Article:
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Sartre’s formal aim was to ...
Sartre’s formal aim was to establish the dialectical intelligibility of history itself, as what he called ‘a totalisation without a totaliser’. But, at the same time, his substantive concern was the structure of class struggle and the fate of mass movements of popular revolt, from the French Revolution at the end of the eighteenth century to the Russian and Chinese revolutions in the twentieth: their ascent, stabilisation, petrification and decline, in a world still overwhelmingly dominated by scarcity.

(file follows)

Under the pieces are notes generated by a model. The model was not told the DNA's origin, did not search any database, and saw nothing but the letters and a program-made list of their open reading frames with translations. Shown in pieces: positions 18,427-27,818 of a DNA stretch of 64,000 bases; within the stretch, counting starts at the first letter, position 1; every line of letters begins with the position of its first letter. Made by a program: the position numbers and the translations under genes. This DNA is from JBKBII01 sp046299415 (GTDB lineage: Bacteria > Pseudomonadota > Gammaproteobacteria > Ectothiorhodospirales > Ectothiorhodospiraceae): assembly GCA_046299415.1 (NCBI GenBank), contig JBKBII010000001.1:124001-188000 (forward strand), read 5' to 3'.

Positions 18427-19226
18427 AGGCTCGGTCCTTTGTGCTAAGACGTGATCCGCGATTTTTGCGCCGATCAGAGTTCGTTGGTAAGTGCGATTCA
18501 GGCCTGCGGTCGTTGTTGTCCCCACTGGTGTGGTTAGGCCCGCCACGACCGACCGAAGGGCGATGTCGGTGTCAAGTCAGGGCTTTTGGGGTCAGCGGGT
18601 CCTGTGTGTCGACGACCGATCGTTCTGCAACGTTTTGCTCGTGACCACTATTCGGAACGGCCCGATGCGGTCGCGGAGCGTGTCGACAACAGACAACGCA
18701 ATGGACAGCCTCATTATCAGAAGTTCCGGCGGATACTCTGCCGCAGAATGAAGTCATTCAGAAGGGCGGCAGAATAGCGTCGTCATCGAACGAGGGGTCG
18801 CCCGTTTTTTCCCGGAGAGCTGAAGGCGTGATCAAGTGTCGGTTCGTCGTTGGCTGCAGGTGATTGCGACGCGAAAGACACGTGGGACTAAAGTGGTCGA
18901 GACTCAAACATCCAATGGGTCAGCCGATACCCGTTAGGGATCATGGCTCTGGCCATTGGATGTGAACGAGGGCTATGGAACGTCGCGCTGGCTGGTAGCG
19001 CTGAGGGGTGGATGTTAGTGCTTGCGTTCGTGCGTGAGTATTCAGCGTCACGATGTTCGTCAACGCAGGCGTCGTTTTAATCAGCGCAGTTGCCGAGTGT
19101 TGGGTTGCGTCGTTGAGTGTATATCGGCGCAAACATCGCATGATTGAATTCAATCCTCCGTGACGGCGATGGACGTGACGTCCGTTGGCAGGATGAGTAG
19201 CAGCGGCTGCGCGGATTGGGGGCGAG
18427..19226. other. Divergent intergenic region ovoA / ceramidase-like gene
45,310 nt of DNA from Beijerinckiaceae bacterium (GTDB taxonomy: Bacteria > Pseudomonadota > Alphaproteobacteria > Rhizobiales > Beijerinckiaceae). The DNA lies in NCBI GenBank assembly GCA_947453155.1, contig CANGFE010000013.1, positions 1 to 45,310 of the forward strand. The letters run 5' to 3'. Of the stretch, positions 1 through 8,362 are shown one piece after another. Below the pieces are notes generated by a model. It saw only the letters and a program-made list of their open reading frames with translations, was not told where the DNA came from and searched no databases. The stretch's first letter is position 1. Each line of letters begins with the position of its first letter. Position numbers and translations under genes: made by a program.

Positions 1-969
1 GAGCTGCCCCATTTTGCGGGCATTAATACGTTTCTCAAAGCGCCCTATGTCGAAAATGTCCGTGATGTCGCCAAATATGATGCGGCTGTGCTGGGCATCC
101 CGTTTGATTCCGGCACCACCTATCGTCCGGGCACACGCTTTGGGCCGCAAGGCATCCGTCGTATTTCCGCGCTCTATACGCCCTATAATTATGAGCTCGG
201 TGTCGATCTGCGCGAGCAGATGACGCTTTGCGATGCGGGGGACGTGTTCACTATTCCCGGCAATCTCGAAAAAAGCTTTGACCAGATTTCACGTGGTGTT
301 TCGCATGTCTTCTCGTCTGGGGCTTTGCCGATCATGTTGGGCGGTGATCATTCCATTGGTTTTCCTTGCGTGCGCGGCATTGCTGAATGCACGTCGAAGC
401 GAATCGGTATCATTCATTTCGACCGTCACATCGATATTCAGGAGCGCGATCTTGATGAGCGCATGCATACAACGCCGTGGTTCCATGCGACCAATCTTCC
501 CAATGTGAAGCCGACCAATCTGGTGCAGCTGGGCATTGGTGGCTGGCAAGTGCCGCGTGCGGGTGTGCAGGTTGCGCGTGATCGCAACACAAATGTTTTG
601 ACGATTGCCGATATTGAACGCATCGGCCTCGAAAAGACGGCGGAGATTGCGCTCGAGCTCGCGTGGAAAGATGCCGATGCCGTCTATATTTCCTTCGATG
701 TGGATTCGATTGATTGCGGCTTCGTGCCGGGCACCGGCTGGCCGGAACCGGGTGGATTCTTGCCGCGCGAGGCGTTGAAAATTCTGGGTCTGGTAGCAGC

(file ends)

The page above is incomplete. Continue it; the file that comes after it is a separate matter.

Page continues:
The second volume of Sartre’s Critique of Dialectical Reason was drafted in 1958 and published in France in 1985, first appearing in English in 1991. As in Volume One, Sartre proceeds by moving from the simple to the complex: from individual combat (through a perceptive study of boxing) to the struggle of subgroups within an organized group form and, finally, to social struggle, with an extended analysis of the Bolshevik Revolution. The book concludes with a forceful reaffirmation of dialectical reason: of the dialectic as ‘that which is truly irreducible in action’.
“The Critique is essential to any serious understanding of Sartre.”—George Steiner, Sunday Times